How can cyber security impact TOCs?
Cyber security risks are considered to be an increasing source of concern for Train operating company (TOC) executives as these risks affect businesses directly.
Due to the rising number of cyber incidents that target industrial sectors such as railway, utilities and manufacturing etc., it has never been more critical that cyber risks should be treated at the equivalent level to safety and business risks by the board of a business.
Digital transformation, the Internet of Things (IoT) and other new technologies are expanding connectivity like never before. IoT is the network of physical objects/devices that are embedded with sensors and software etc., which connect to each other and other devices over the internet.
Connectivity between new train platforms as well as upgraded and rolling stock systems introduces new vulnerabilities along with the inherited risks from COTS (Commercial-off-the-shelf) and legacy on-board train systems of both new and upgraded trains, which were previously unknown. Supply chain is another key area where TOCs need to be aware of where vulnerabilities are introduced.
The rail supply chain comprises of IMs, ROSCOs, ECMs, Train builders, and TOCs’ vendors – and a vulnerability in one entity can be cascaded up the supply chain and lead to a risk that operators will be responsible for. TOCs should therefore react promptly to these cyber risks by considering a joined up cyber security approach that includes the supply chain.
What are the potential impacts of cyber-attacks?
- Delays in service and timetables – which will have high cost implications due to passengers’ compensation for every minute of delay repay
- Loss of customer data resulting in significant fines
- Reputational damage and low customer confidence
- Implications that could severely impact the safety of staff and passengers
Consequently, TOCs could be subjected to financial and regulatory penalties as well as commercial impacts.
So how can you ensure that assets and environments are secure and resilient against cyber risks?
Implementing a security-by-design concept is a key driver for resiliency, where cyber and physical security are well integrated and addressed at inception and throughout the entire lifecycle of the service. This can be achieved by monitoring and complying with regulations such as the NIS Directive, conducting regular audits to ensure safety and security, monitoring critical assets and implementing appropriate security architecture principles.
In addition, you can perform audits and coaching of suppliers to ensure their security controls are robust – where suppliers can demonstrate cyber security certifications, this can help them to become a trusted supplier by TOCs. One step further is only working with suppliers who meet a minimum standard of cyber security standards and having this binded contractually.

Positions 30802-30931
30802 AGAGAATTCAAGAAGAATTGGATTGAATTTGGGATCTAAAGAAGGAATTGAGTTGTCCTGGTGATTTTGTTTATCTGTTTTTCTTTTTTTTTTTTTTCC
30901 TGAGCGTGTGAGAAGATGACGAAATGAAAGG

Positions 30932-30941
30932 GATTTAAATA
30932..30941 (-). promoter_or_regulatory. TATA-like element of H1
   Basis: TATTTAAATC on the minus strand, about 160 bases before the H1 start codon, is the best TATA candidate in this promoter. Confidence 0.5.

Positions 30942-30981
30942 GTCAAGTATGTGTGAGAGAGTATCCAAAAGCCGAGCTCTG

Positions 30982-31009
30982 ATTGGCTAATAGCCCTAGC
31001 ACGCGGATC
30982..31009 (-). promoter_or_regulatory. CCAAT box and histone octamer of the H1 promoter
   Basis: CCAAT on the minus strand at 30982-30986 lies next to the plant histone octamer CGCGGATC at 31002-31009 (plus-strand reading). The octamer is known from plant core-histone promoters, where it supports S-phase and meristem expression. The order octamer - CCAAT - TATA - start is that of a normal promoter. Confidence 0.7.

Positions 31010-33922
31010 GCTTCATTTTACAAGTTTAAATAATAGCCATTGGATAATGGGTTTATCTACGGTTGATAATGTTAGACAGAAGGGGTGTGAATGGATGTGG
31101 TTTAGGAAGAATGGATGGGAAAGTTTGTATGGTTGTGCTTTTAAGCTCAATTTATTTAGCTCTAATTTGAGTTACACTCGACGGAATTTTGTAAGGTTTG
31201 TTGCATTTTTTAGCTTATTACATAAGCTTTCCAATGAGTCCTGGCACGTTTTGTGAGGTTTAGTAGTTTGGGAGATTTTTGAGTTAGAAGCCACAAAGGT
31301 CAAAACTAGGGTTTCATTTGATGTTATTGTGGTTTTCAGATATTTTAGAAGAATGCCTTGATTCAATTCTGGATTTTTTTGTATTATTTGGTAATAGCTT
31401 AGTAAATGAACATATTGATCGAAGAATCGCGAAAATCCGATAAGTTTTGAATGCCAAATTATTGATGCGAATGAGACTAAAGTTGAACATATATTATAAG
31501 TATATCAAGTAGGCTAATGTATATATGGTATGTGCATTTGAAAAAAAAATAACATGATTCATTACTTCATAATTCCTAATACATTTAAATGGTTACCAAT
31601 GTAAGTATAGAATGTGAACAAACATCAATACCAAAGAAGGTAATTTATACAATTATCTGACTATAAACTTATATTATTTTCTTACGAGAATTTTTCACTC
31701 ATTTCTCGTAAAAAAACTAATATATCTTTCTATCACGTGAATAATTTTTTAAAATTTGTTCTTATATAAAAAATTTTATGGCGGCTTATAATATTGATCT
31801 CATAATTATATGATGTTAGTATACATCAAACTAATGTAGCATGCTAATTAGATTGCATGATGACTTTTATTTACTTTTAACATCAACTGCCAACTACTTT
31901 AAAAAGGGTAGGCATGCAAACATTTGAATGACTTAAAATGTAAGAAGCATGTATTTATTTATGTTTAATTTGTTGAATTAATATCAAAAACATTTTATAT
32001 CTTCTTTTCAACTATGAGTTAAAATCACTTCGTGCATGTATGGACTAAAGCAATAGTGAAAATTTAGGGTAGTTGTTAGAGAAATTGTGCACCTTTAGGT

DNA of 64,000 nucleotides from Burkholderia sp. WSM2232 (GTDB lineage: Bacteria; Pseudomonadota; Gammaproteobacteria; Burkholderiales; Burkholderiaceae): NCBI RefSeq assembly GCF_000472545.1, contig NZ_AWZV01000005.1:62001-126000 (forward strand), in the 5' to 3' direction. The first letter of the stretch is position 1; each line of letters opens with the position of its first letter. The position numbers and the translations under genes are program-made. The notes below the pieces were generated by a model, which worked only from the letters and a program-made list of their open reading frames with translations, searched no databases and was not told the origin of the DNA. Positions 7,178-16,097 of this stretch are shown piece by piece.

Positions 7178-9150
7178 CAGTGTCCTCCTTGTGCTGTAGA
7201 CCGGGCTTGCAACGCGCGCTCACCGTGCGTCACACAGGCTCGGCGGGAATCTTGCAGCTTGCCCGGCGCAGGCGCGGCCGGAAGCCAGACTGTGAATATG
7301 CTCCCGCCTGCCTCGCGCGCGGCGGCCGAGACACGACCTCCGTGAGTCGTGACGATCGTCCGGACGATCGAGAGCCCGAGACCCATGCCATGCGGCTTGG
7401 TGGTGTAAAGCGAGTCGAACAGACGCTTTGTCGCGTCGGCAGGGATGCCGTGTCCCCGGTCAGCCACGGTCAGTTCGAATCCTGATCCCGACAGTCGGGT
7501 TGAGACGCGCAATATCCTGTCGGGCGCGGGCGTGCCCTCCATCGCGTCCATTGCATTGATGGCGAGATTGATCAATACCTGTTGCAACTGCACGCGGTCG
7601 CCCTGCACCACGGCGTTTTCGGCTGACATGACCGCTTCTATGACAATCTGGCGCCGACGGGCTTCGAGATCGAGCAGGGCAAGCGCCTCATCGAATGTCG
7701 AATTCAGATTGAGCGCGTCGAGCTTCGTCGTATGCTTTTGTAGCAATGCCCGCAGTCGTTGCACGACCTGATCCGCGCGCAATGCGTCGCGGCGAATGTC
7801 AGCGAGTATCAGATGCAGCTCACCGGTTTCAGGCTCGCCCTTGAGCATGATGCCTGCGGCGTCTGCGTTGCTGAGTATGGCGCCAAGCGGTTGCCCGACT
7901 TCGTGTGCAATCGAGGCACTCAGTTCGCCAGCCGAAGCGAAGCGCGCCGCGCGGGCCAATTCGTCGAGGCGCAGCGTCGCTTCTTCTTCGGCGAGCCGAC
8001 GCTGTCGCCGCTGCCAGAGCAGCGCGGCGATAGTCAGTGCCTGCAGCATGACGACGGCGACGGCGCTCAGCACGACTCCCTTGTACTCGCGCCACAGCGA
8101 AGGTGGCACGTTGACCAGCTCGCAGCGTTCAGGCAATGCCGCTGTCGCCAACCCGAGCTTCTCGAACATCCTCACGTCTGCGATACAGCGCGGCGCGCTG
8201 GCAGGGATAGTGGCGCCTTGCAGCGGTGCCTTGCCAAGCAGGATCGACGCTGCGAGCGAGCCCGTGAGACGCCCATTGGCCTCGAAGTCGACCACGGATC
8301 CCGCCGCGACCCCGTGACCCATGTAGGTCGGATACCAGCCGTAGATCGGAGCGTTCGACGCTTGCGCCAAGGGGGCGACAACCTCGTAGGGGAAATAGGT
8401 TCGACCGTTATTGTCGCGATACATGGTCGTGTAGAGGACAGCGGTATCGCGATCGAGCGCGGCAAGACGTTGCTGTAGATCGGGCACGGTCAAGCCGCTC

How can Airbus CyberSecurity help?
Railway is critical national infrastructure and TOCs are classed as Operators of Essential Services (OES) under the NIS Directive. This means that they are required to take appropriate and proportionate organisational and technical measures to manage their cyber and business risks to ensure the essential service they supply is resilient to incidents. We are supporting the rail sector by working with TOCs to identify cyber risks and understanding their real-world impact. We can help to create security matrixes that can be used for investment planning and strategic decision making, as well as partner with CISOs to build a robust cyber security programme and that will comply with the NIS Directive.
To address cyber security on rolling stock, we have partnered with a UK TOC to conduct a Red Teaming exercise on a series of their digital new build and legacy refurbished trains. As a result of this exercise, we were able to gain access to a wide range of on-board systems, identifying numerous vulnerabilities to enable the TOC and their supply chain to address specific cyber security issues over their rolling stock.
We assisted the TOC by addressing the concept of security-by-design and identifying all potential risks to these trains, before building a security improvement road map to mitigate the identified risks. This approach also enabled the mapping of cyber risks to business risks, which can help to measure the investment costs against the financial loss in the case of a cyber incident.
In conclusion, TOCs need to consider security-by-design principles throughout the lifecycle of their projects and services, including new build and retrofitting legacy trains. They must also have a flexible commercial model that considers an agile approach to respond to the on-going changes, as well as a close working partnership with suppliers in the supply chain. Finally, a set of SLAs will help to support them monitor their overall security. This will help to ensure business resiliency and recovery, as well as minimise the reputational and financial impacts of cyber incidents.
To know more about our approach for cyber security in the Rail sector, you can download our rail whitepaper.
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